Language Acquisition: Early Experiments


I find it difficult to discuss my current body work without evoking a sense of nostalgia in the viewer. Most people are connected to photography through its use as a commercial medium. As such, the topic of film and darkrooms is often ensconced in the past – a warm fuzzy place where people collected photographs in shoeboxes and one-hour photo labs sat on every street corner. The fact that I work with analog photographic materials in the 21st century has only heightened my awareness of the potential physicality within the realm of photography. Nostalgia is not my goal.

After my first few years of studying photography in the late 1990’s, I began to shy away from the darkroom. Silver gelatin prints were the standard, and quickly becoming unsatisfying to me. I wished to see the physical mark in my work, and to create objects. Photography as I knew it felt mass-produced and devoid of this physicality. When visiting art museums, I was drawn to paintings – to see the actual brushstrokes and reflect on how each one was put in place by the artist’s own hand. I drifted into mixed media and installation, incorporating printmaking into my work. Once digital photography became the standard, the darkroom lured me back, as the tables had turned and a silver gelatin print presented itself to me as an object. Chemigrams became a natural progression for me to explore photographic paper as a physical medium unto itself, more than simply the substrate on which an image taken from the outside world rests.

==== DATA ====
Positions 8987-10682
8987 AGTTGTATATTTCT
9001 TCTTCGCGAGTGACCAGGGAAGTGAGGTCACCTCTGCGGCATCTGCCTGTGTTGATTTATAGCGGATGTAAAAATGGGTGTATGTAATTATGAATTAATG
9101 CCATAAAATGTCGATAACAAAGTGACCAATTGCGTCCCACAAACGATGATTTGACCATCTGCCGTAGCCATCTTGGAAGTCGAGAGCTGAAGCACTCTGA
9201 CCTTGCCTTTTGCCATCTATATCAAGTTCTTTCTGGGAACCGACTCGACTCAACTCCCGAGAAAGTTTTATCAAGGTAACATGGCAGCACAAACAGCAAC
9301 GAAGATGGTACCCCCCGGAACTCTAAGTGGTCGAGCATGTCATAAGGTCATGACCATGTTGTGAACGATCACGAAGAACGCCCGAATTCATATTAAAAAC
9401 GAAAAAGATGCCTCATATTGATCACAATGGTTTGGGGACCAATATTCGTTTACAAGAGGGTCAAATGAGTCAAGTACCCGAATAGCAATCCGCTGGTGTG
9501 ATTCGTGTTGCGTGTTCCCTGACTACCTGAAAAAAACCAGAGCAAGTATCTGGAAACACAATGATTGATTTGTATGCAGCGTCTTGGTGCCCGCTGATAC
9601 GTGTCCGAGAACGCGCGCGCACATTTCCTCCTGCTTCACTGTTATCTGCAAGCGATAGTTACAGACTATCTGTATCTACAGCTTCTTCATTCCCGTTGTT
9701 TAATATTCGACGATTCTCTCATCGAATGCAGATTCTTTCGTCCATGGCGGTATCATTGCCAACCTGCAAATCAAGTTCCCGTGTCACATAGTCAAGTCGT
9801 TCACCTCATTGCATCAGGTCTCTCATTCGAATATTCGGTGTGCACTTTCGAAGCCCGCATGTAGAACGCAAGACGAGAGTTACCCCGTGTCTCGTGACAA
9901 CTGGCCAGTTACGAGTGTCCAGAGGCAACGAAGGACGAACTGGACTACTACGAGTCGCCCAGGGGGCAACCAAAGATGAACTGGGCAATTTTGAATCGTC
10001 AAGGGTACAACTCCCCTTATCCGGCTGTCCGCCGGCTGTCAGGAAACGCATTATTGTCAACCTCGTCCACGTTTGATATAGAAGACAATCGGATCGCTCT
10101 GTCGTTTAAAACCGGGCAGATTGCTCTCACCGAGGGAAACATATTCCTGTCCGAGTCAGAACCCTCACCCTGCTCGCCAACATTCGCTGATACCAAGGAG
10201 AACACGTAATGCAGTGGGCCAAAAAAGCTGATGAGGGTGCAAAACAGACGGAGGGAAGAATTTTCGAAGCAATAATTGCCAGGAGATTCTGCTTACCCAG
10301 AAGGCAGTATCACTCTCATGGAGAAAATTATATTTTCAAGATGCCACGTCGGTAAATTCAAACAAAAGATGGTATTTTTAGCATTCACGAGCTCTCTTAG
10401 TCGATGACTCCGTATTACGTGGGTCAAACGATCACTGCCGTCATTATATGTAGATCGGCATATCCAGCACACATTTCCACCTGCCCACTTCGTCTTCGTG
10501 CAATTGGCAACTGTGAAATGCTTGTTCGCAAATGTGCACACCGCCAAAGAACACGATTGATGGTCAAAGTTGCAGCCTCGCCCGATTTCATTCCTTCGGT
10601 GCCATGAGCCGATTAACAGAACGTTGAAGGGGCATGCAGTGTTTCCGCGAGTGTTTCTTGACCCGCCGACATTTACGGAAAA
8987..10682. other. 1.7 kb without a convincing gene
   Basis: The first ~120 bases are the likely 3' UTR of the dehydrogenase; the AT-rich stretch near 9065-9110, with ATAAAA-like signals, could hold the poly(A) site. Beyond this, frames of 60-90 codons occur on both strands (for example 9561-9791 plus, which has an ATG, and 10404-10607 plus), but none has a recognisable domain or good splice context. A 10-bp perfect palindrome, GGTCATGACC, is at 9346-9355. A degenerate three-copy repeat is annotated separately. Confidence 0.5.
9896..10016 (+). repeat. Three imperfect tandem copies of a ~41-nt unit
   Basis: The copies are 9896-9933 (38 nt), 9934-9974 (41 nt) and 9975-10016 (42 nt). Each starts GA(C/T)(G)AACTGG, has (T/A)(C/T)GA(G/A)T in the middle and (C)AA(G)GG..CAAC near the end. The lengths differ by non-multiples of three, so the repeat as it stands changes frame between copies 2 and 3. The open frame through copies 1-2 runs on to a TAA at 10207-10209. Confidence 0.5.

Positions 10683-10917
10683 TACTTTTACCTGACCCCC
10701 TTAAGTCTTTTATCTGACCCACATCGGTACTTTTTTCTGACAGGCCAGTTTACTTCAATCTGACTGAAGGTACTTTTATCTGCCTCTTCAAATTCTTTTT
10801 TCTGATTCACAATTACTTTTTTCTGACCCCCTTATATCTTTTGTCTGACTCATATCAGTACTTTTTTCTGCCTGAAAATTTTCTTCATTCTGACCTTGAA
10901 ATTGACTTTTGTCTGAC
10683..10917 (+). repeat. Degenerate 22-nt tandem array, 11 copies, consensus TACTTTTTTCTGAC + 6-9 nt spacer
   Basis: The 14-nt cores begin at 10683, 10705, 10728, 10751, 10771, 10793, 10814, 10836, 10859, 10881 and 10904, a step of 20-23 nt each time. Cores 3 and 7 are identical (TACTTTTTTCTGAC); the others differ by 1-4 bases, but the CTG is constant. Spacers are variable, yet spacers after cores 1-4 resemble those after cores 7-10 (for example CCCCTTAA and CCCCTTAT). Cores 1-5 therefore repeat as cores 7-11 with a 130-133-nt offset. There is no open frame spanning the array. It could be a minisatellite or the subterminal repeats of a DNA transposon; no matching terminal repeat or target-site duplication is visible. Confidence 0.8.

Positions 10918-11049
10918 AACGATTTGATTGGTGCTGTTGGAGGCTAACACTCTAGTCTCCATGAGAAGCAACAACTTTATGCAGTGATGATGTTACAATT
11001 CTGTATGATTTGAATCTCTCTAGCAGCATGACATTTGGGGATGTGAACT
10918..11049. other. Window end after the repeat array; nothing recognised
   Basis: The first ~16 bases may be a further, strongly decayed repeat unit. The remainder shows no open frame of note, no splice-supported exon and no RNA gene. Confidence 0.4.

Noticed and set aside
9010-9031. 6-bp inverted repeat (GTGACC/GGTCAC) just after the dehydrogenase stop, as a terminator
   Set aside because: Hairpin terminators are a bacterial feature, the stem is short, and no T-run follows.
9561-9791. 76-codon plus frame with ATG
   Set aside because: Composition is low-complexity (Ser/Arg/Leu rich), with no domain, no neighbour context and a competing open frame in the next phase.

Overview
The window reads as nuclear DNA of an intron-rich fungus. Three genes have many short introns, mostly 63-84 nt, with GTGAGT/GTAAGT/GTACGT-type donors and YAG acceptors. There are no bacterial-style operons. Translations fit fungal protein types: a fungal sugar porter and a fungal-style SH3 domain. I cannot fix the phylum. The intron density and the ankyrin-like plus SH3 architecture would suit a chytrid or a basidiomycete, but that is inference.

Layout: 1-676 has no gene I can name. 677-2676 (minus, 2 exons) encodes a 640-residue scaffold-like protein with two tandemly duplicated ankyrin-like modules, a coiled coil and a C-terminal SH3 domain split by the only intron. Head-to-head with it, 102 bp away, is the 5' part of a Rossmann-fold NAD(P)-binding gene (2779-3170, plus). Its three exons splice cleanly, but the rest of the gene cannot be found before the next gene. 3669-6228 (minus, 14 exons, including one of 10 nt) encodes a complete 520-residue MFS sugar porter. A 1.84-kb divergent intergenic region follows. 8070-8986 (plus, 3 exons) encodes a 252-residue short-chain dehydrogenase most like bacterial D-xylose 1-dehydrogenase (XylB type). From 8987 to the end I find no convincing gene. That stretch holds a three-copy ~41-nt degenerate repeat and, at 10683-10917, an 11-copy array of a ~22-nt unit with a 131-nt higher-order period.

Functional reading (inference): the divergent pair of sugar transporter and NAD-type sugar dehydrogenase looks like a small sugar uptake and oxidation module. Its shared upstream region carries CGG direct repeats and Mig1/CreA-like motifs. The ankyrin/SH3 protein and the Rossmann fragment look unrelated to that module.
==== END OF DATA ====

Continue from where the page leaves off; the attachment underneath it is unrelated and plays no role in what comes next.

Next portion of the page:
My chemigrams are made with silver gelatin paper, in normal room lighting, by applying oil-based resists and typical darkroom chemistry. The marks I make directly on the paper are not pre-meditated. The process weaves my concerns of the evolution of photography as a physical and chemical medium with mark-making as an intuitive act. I aim to create a personalized symbolism through my marks, whether the pieces are immediate responses on paper as gestures, or constructed mappings in my collages. Each one is a language I read through line, color, and texture that is indicative of steps involved in the chemigram process, as well as the instinctive gesture itself. They satisfy years of concern over the missing physical mark of the artist, and address my contemporary desire to work with a medium over which I cannot exert full control. Each piece bends at least in part to mystery, given the endless variables involved – a welcome circumstance given our society’s immediate access to constant correct answers. My work responds to analog photography for its inherent chemical properties and future potential, rather than the sentimentality of its past.